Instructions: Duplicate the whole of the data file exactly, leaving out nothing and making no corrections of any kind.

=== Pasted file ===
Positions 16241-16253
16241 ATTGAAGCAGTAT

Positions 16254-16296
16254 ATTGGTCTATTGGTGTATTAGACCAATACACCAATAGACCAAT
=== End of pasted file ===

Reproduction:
Positions 16241-16253
16241 ATTGAAGCAGTAT

Positions 16254-16296
16254 ATTGGTCTATTGGTGTATTAGACCAATACACCAATAGACCAAT